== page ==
“The question is not can a machine exhibit empathy or judgement but instead for what problems are empathy, judgement, or creativity the solution?”
After years of writing and thinking about the future of the legal profession, Richard Susskind began to run into legal professionals whose careers are being affected by technology. In addition to lawyers, those in the medical, architecture, financial, and other fields have begun to notice a shift in the provision of professional services. Richard got together with his son, Daniel Susskind, at the time working in justice policy, education policy, and health policy for the British Prime Minister, to examine how technology is increasingly playing a fundamental role in how all service-based professions work. They recently published a book on the subject called “The Future of the Professions.”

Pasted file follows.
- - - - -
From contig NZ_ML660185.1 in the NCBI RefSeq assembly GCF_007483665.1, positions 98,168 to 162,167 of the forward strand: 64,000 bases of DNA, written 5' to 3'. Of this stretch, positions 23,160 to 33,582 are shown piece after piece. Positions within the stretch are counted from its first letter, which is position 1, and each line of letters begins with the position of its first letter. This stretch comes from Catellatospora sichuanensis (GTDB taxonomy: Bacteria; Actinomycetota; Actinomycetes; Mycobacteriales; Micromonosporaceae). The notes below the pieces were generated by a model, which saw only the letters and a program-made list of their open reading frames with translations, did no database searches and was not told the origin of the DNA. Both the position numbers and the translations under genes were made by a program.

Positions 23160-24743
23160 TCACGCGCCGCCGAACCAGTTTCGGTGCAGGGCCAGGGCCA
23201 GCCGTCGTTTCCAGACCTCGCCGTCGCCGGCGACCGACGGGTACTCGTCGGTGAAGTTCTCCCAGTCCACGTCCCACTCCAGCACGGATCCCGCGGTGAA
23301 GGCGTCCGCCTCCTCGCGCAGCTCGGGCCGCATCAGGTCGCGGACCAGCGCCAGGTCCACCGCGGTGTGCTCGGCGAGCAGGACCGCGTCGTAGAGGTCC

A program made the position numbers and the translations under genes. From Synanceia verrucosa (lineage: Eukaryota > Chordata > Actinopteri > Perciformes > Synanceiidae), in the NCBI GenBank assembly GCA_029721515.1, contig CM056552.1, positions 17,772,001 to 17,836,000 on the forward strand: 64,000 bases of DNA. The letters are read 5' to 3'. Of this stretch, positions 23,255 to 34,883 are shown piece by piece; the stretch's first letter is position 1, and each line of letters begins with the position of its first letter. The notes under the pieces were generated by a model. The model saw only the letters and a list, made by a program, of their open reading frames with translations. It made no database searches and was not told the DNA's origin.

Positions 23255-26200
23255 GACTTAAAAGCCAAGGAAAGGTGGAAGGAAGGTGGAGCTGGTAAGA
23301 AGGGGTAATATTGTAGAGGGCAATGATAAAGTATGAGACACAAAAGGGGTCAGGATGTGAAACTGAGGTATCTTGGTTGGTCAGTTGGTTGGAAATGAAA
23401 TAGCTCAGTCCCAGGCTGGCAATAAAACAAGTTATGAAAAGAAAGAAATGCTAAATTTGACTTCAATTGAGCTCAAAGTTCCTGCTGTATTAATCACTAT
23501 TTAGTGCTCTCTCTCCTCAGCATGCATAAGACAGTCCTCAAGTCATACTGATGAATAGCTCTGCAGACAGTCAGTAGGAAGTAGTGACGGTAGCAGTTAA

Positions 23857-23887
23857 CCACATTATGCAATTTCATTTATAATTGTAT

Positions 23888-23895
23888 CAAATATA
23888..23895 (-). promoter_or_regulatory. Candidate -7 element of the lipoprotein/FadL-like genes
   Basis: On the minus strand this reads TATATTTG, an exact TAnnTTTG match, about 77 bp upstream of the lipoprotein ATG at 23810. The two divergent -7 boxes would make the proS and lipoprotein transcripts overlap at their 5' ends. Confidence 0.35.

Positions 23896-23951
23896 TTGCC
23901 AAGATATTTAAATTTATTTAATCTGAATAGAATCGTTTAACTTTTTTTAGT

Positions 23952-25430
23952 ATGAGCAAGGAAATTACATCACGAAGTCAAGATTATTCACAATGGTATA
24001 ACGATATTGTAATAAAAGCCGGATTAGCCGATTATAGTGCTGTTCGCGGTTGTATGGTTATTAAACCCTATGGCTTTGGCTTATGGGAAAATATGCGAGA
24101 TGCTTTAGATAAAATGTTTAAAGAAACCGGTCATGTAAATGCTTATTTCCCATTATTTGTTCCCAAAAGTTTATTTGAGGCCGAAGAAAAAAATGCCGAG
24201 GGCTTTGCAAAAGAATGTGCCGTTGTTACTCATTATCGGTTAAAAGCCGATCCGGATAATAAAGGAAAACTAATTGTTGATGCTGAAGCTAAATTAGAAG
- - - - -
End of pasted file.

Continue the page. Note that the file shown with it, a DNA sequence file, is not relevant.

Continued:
In this episode of The Digital Edge, Sharon Nelson and Jim Calloway interview Richard and Daniel Susskind about their new book and key topics within that might interest lawyers who wish to prepare for the future. They discuss a “grand bargain” concept of exclusivity, the capability of machines to replace cognitive, physical/manual, and emotional skills currently provided by human professionals, and the right questions to ask about the future of legal services. Are there any tasks that computers won’t be able to do?
Professor Richard Susskind is an author, speaker, and independent advisor to international professional firms and national governments. He is president for the Society for Computers and Law, IT advisor to the Lord Chief Justice of England and Wales, and chair of the Oxford Internet Institute Advisory Board. His books include the best sellers, “The End of Lawyers?” and “Tomorrow’s Lawyers.”
Daniel Susskind is a lecturer in economics at Balliol College, University of Oxford, where he researches and teaches, and from where he has two degrees in economics. He was also a Kennedy Scholar at Harvard University. Previously, he worked for the British government as a policy adviser in the Prime Minister’s Strategy Unit and as a senior policy adviser at the Cabinet Office.